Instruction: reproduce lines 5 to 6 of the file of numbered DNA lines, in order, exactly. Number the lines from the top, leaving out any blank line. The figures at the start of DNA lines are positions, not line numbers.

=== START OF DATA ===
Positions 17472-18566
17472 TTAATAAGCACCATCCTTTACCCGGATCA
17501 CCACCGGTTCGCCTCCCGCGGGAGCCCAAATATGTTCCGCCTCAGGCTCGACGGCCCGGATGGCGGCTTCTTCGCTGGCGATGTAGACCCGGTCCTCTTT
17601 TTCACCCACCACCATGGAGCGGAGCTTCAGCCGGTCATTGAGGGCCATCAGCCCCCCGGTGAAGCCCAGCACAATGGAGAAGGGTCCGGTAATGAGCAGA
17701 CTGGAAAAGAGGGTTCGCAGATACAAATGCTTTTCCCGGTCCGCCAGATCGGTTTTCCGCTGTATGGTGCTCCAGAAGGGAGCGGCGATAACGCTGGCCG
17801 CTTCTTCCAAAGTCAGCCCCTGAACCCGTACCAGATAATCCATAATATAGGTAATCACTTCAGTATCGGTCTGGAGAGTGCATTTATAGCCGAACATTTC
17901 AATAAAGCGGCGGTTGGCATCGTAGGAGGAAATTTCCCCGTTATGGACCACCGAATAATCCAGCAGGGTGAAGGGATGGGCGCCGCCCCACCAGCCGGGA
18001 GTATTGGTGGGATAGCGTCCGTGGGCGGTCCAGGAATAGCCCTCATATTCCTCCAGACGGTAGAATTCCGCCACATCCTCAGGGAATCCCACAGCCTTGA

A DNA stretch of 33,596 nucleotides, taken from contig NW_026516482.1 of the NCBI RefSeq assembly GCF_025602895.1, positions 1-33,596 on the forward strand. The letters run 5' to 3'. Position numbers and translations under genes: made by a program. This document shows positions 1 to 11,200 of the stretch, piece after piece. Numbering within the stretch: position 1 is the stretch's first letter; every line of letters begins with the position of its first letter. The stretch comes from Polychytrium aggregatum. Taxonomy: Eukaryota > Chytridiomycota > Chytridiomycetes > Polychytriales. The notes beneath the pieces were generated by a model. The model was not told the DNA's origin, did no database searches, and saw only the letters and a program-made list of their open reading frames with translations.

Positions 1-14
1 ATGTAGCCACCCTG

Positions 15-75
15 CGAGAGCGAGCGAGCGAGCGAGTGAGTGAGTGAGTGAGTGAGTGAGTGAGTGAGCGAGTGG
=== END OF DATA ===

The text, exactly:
17701 CTGGAAAAGAGGGTTCGCAGATACAAATGCTTTTCCCGGTCCGCCAGATCGGTTTTCCGCTGTATGGTGCTCCAGAAGGGAGCGGCGATAACGCTGGCCG
17801 CTTCTTCCAAAGTCAGCCCCTGAACCCGTACCAGATAATCCATAATATAGGTAATCACTTCAGTATCGGTCTGGAGAGTGCATTTATAGCCGAACATTTC